Landholders are leading the way in trialling bioreactors in the Wet Tropics, in an effort to treat nitrogen flowing to the Great Barrier Reef.
A denitrification bioreactor was installed on a cane farm last week as part of the Wet Tropics Major Integrated Project – an up to $15 million reef water quality initiative funded by the Queensland Government through the Queensland Reef Water Quality Program.
Bioreactors are strategically-positioned trenches filled with woodchips that work by converting excess dissolved inorganic nitrogen (DIN) in groundwater into nitrogen gas. Proven internationally but untested in the unique landscape conditions of the Wet Tropics, they are one of a series of treatment initiatives being trialled to reduce nutrient, sediment and pesticide loads flowing to the Reef.
Wet Tropics Major Integrated Project catchment repair officer Suzette Argent said it was estimated the first bioreactor would remove 125 to 400kg of nitrogen feeding into the Reef lagoon each year.
“This bioreactor is treating groundwater draining from a five-hectare paddock,’’ she said.
“It follows months of community engagement, rigorous site assessments, topographical surveys, soil tests and design works. Willing landholders and correct landscape positioning are a critical combination for success, along with the right soil and groundwater conditions – DIN levels need to be evident in groundwater.”
Excess amounts of dissolved inorganic nitrogen in the Reef lagoon impact water quality and reduce reef resilience. They have also been linked to increased outbreaks of the coral-eating Crown of Thorns starfish.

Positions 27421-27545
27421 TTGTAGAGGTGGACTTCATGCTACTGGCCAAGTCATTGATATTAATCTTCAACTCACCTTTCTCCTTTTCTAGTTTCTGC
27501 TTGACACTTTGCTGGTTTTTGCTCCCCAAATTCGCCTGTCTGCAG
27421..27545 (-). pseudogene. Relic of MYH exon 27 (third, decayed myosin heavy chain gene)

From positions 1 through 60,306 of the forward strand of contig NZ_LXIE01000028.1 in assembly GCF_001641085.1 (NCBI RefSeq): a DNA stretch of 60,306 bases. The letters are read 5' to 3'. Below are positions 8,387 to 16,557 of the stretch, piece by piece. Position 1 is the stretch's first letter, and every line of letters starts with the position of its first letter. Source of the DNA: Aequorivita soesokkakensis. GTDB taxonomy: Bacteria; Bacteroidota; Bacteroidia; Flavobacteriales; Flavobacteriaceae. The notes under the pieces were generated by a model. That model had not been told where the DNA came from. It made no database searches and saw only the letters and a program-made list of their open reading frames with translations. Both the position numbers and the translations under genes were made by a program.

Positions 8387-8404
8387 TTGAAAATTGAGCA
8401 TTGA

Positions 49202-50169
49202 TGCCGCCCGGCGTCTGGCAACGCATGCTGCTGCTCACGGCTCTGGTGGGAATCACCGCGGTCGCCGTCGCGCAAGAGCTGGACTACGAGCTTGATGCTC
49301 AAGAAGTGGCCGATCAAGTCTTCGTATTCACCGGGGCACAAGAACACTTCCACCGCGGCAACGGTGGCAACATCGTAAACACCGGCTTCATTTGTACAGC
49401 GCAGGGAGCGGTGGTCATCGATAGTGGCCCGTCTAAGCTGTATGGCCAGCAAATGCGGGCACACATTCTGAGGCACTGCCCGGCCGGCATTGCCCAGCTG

Ms Argent said sub-surface water flows through the bioreactor and, under the anaerobic conditions, naturally-occurring bacteria convert the DIN into a gas which is then dispersed into the atmosphere.
Basin Coordinator Sandra Henrich said it was challenging for land managers to know their relative DIN contribution.
“Current water quality monitoring aggregates water scores from a large area with lots of different users and land uses,’’ she said.
“This makes it difficult to know what an individual farmer needs to do on their property, so an important part of the design of this project involves water monitoring to help with farm decision making.
“Monitoring bores placed at the bioreactor’s groundwater entry and exit points will help determine if there has been a change in nitrogen levels as a result of the treatment. This helps us build a more comprehensive story both about nitrogen contributions and the effectiveness of different treatment systems.”
Ms Henrich said that if successful, bioreactors could be implemented across the landscape as small-scale groundwater treatment systems.
“These are an ‘on-farm’ technology but no land has to be taken out of production and they require little maintenance,’’ she said. “Once a bioreactor is installed, it is business as usual for farming operations.”
The Wet Tropics Major Integrated Project will also trial other treatment systems like wetlands and high efficiency sediment basins.
Source: Terrain NRM